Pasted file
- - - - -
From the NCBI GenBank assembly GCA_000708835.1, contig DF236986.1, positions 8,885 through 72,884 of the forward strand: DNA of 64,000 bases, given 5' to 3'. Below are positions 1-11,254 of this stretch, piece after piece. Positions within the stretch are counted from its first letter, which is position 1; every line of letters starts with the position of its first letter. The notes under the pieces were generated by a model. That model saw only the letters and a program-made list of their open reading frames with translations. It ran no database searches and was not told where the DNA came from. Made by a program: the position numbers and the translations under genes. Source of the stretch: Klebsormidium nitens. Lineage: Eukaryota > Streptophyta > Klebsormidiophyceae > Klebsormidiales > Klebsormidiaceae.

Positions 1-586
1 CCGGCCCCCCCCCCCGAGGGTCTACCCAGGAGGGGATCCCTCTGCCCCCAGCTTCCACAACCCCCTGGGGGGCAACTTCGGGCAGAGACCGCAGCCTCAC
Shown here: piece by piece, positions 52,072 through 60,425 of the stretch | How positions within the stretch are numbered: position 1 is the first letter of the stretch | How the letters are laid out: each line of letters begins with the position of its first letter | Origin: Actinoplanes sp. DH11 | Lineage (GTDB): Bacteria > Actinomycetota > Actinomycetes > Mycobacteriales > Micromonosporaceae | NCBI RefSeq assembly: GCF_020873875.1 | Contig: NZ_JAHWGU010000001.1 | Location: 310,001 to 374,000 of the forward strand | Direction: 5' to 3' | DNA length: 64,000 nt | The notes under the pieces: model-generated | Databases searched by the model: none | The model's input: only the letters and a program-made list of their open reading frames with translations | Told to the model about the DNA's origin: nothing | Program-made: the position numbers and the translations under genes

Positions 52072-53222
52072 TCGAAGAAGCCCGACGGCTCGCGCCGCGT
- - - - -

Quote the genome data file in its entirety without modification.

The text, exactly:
From the NCBI GenBank assembly GCA_000708835.1, contig DF236986.1, positions 8,885 through 72,884 of the forward strand: DNA of 64,000 bases, given 5' to 3'. Below are positions 1-11,254 of this stretch, piece after piece. Positions within the stretch are counted from its first letter, which is position 1; every line of letters starts with the position of its first letter. The notes under the pieces were generated by a model. That model saw only the letters and a program-made list of their open reading frames with translations. It ran no database searches and was not told where the DNA came from. Made by a program: the position numbers and the translations under genes. Source of the stretch: Klebsormidium nitens. Lineage: Eukaryota > Streptophyta > Klebsormidiophyceae > Klebsormidiales > Klebsormidiaceae.

Positions 1-586
1 CCGGCCCCCCCCCCCGAGGGTCTACCCAGGAGGGGATCCCTCTGCCCCCAGCTTCCACAACCCCCTGGGGGGCAACTTCGGGCAGAGACCGCAGCCTCAC
Shown here: piece by piece, positions 52,072 through 60,425 of the stretch | How positions within the stretch are numbered: position 1 is the first letter of the stretch | How the letters are laid out: each line of letters begins with the position of its first letter | Origin: Actinoplanes sp. DH11 | Lineage (GTDB): Bacteria > Actinomycetota > Actinomycetes > Mycobacteriales > Micromonosporaceae | NCBI RefSeq assembly: GCF_020873875.1 | Contig: NZ_JAHWGU010000001.1 | Location: 310,001 to 374,000 of the forward strand | Direction: 5' to 3' | DNA length: 64,000 nt | The notes under the pieces: model-generated | Databases searched by the model: none | The model's input: only the letters and a program-made list of their open reading frames with translations | Told to the model about the DNA's origin: nothing | Program-made: the position numbers and the translations under genes

Positions 52072-53222
52072 TCGAAGAAGCCCGACGGCTCGCGCCGCGT